By Jeanne DuPrau
Pros: realistic character motivations, interesting plot and setting
Cons: a bit slow at times, unrealistic storage time and use of canned goods, etc.
Ember is a city underground. Its people live in buildings and use electricity and goods prepared for them by the Builders. But the city is old. The stored food and supplies are running out. And the generator is slowly failing.
Lina Mayfleet is a new messenger in the city. She uncovers a mystery that might lead to the exit of Ember and the survival of her people. Towards this end, she refriends Doon Harrow, whose job in the pipeworks has allowed him to uncover a few mysteries as well.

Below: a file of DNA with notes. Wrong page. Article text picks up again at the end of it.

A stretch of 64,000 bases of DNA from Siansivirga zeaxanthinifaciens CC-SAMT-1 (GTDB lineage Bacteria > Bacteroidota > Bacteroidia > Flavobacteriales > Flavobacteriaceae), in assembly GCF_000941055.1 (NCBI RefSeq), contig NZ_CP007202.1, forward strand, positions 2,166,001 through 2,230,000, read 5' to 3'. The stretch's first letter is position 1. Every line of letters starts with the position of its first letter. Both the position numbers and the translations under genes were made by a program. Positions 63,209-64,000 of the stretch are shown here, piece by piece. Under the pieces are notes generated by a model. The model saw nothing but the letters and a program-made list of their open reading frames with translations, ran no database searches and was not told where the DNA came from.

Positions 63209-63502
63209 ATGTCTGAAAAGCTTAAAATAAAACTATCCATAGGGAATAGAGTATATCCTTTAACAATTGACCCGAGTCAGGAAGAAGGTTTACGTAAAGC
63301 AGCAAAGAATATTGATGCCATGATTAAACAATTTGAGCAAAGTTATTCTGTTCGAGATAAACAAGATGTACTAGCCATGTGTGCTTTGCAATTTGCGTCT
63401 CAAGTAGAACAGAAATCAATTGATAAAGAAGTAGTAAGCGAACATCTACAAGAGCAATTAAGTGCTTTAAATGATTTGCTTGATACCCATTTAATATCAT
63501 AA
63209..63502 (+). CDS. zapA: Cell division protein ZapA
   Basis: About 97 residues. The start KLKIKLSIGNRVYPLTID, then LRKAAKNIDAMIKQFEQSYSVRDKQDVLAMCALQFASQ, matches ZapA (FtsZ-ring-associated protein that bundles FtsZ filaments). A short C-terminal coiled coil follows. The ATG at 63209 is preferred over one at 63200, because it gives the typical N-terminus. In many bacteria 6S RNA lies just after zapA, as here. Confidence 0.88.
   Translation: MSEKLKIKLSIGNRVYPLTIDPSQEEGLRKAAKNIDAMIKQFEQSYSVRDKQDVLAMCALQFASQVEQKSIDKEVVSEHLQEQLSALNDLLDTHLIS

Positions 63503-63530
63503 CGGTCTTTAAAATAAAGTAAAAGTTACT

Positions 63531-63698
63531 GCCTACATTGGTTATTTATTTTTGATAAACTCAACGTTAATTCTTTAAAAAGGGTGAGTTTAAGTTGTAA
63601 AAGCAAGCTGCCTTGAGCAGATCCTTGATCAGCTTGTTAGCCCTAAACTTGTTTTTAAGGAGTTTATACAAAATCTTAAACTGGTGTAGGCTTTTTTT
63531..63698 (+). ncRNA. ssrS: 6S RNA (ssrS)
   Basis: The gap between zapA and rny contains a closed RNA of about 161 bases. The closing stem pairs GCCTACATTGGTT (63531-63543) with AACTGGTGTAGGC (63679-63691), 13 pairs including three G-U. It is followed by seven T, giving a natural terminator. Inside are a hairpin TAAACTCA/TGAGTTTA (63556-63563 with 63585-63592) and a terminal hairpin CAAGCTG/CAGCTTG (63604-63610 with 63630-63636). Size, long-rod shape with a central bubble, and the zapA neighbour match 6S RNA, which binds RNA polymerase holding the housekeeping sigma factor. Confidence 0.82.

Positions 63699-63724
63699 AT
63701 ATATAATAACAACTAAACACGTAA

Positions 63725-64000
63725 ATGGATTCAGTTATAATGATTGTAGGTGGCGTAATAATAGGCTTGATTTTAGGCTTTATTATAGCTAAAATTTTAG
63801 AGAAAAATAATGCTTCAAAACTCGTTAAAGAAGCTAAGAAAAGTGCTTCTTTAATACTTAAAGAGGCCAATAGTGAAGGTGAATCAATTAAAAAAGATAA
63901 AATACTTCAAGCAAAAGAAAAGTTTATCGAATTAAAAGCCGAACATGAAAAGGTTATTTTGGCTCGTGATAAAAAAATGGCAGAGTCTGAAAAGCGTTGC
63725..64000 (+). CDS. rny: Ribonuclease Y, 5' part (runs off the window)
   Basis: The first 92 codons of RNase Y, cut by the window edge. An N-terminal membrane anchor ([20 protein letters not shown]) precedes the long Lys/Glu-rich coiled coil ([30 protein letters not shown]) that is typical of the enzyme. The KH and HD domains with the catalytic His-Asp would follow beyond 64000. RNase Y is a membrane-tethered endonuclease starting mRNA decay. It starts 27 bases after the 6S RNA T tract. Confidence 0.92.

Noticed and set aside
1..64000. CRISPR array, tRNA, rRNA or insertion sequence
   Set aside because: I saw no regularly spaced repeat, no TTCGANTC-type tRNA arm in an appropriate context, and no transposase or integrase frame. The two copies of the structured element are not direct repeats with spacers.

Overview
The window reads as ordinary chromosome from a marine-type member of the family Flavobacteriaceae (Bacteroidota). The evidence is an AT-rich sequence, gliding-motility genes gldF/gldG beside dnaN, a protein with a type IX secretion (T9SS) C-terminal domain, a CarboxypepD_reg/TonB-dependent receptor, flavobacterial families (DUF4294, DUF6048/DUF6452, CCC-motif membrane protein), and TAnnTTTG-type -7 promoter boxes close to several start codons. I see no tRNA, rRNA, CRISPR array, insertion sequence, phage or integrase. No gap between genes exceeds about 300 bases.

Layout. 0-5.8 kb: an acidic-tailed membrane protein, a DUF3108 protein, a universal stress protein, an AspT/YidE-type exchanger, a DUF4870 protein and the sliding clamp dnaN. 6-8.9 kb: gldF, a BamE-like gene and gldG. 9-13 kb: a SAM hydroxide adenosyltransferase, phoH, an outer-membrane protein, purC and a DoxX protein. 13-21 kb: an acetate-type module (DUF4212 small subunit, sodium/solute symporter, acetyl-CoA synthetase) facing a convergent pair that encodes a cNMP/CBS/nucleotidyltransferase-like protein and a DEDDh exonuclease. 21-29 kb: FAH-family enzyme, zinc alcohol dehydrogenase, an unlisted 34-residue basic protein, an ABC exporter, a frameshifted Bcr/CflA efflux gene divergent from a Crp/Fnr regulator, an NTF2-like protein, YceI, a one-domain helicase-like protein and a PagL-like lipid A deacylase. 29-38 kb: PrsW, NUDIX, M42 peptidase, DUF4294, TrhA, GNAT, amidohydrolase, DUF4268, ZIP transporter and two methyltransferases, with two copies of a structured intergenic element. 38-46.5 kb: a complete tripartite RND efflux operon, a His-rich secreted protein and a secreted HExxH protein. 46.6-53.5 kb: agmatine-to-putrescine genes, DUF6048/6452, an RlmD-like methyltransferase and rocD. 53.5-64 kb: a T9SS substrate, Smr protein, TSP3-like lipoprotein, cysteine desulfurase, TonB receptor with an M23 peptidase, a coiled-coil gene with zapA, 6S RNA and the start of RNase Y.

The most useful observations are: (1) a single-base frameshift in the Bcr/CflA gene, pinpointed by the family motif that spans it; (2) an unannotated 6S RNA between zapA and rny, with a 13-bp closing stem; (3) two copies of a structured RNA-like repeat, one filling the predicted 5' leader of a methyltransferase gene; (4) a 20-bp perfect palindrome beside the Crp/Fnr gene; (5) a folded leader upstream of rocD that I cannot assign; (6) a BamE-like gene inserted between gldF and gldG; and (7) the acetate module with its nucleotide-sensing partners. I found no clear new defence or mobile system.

The plot is straightforward. The city is failing and only a few people are actively looking for a solution. And unlike some children's books with child protagonists who save the day, The City of Ember's scenario is plausible. I could understand the adult's desire to keep the status quo, to hope that life could continue the way it always had. Meanwhile the antagonists are merely people looking out for their interests about those of the others in the city. Again, perfectly plausible.
The one thing that is not plausible is the idea that canned food, vitamins and other items can last 200+ years and remain usable. But most children won't notice this and as an adult reading the book it didn't detract from the story.
The story proceeds slowly, allowing for development of Lina and Doon. You get a good feel for the city and some of the citizens' attitudes. The blackouts are shown to be suitably horrifying, emphasizing the need for an exodus.
And like the children they are, both Lina and Doon want the attention and admiration of their elders, causing them to make some inadvisable decisions.
A great novel for children. It teaches a few good lessons without being preachy.